EALA divided over proposal to restrict sessions to Arusha

Members of the East African Legislative Assembly (EALA) are divided over whether or not to hold all their sessions at the EAC headquarters in Arusha.
An EALA Sergent at Arms carries the mace to during a session in Kigali.  The Assembly is divided on whether or not sessions should continue to be alternated within partner states. The ....
An EALA Sergent at Arms carries the mace to during a session in Kigali. The Assembly is divided on whether or not sessions should continue to be alternated within partner states. The ....

Members of the East African Legislative Assembly (EALA) are divided over whether or not to hold all their sessions at the EAC headquarters in Arusha.

In contrast to the current arrangement where members conduct plenary sessions in all EAC member countries on rotational basis, the EALA Commission which plans the operations of the Assembly has mooted a proposal to restrict those sessions to Tanzania.

Sources say the Commission has the backing of the Speaker.

However, several members are opposed to the move, saying it would undermine the spirit of regional integration process.

“The move is supported by the Speaker and few members largely from Tanzania.  But the majority seem to be really opposed to the idea,” said a source on condition of anonymity.

“The idea has sharply divided the members.  The matter has been revisited several times. A sub-committee has been formed to look more keenly into the matter, financially, as well as the merits and demerits,” the source added.

Sources said the move is aimed at cutting costs the members incur while travelling to the partner states.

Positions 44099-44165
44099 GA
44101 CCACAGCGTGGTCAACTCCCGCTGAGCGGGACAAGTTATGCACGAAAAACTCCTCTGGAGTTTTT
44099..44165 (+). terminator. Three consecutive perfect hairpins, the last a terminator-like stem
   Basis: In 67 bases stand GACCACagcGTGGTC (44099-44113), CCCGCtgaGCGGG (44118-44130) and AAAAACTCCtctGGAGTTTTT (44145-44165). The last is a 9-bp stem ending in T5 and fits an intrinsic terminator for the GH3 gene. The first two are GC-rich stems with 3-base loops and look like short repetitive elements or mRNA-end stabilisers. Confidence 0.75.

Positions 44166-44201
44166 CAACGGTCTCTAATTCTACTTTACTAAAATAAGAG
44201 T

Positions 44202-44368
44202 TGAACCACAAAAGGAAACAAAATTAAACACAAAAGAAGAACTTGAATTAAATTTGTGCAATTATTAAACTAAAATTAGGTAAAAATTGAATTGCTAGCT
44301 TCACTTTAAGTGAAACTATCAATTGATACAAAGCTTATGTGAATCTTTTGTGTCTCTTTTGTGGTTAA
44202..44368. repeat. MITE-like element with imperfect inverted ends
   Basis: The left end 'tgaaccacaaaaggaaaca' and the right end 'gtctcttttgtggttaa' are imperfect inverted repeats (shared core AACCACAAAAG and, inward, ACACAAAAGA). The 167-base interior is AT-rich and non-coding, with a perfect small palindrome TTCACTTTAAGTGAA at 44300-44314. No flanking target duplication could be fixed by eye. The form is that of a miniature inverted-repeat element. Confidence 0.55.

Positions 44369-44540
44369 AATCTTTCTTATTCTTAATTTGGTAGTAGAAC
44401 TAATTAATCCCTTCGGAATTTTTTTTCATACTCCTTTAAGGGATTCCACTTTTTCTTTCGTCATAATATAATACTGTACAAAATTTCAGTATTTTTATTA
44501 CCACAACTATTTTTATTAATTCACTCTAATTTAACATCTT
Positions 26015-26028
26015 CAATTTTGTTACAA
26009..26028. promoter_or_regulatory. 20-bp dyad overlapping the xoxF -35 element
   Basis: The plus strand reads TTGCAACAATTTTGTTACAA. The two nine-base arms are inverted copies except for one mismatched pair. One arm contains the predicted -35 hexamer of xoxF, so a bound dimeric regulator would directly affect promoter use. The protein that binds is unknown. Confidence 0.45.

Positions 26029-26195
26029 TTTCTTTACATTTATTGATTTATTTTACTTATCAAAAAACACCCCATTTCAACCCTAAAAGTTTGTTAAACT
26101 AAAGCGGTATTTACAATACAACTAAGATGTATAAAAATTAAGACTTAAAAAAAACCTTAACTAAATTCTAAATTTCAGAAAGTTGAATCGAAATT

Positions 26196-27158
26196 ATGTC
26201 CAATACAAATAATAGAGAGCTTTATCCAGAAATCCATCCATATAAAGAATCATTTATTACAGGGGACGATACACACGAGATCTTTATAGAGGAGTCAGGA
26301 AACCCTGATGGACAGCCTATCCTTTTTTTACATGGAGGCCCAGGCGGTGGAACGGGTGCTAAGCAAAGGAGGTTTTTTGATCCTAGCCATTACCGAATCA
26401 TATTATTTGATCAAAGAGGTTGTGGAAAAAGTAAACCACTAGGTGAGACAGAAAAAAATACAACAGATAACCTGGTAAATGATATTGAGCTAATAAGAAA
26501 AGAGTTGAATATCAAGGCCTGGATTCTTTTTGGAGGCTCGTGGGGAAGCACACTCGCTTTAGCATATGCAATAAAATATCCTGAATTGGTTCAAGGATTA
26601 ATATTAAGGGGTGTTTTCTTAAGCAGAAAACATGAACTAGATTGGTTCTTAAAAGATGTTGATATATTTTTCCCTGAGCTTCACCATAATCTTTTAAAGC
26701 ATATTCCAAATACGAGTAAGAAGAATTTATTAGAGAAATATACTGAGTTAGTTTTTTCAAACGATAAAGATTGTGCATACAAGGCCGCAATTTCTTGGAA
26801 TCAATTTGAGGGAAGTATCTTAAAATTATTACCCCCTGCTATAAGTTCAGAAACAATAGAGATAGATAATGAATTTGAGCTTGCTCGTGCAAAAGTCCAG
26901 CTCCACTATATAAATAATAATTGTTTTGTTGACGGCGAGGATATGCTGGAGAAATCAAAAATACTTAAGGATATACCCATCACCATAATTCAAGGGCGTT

“The pro-Arusha group seems to argue that its a measure to cut costs as well but that is ridiculous since the budget that was passed last month took rotational sittings into consideration,” the  source added.

Rwandan EALA member Abdul Karim Harelimana confirmed the reports when contacted yesterday.

“We were surprised to hear that from the Speaker and I immediately wrote to her opposing the move. It’s against the EAC Treaty. We don’t want to sit in Arusha alone, we have to move around the partner states and sensitise the citizens about the integration process,” Harelimana said.

Working reviewed

“There is also the factor of foreign exchange earnings– when we move to the partner states its one way of reimbursing on what the host country contributes to the budget through hotels and transport expenditure.”

Agnes Mumbi Ng’aru, a Kenyan MP on the Commission, said though she was against restricting the sessions to Arusha she believed the working of the Assembly can be reviewed.

She suggested lawmakers should strategise new ways  to reach out to the public whenever they meet in the respective partner states.

“We found the rotational sittings there, even under the previous Speaker…its important because we interact with the national parliaments, the youth, women and other stakeholders. However there is a need to review the whole process,” she said.

The Kenyan legislator said the members should move beyond holding sessions in the partner states and tour different parts of the host country to meet people and assess the implementation of the integration projects.

She observed it was only in Kigali this year, where the members toured some projects and participated in the Genocide commemoration activities.

Prudence Sebahizi, the national coordinator of the East African Civil Society Organisations Forum (EACSOF), said rotating the Assembly’s sessions was important in strengthening the integration.

“They want to minimise the costs but people need to be sensitised about the integration process I don’t support the move,” he said.

Jeremie Ngendakumana, a member of EALA from Burundi, said, “We are still discussing the issue we shall communicate to you once we reach the consensus otherwise I cannot reveal anything.”

Article 49 of the Treaty on the function of EALA stipulates that “Assemblies shall liaise with the national assemblies of the partner states on matters relating to the community.

The issue is likely to be high on the agenda during the next EALA sitting this month in Tanzania.

Subscribe to The New Times E-Paper


You want to chat directly with us? Send us a message on WhatsApp at +250 788 310 999    

 

Follow The New Times on Google News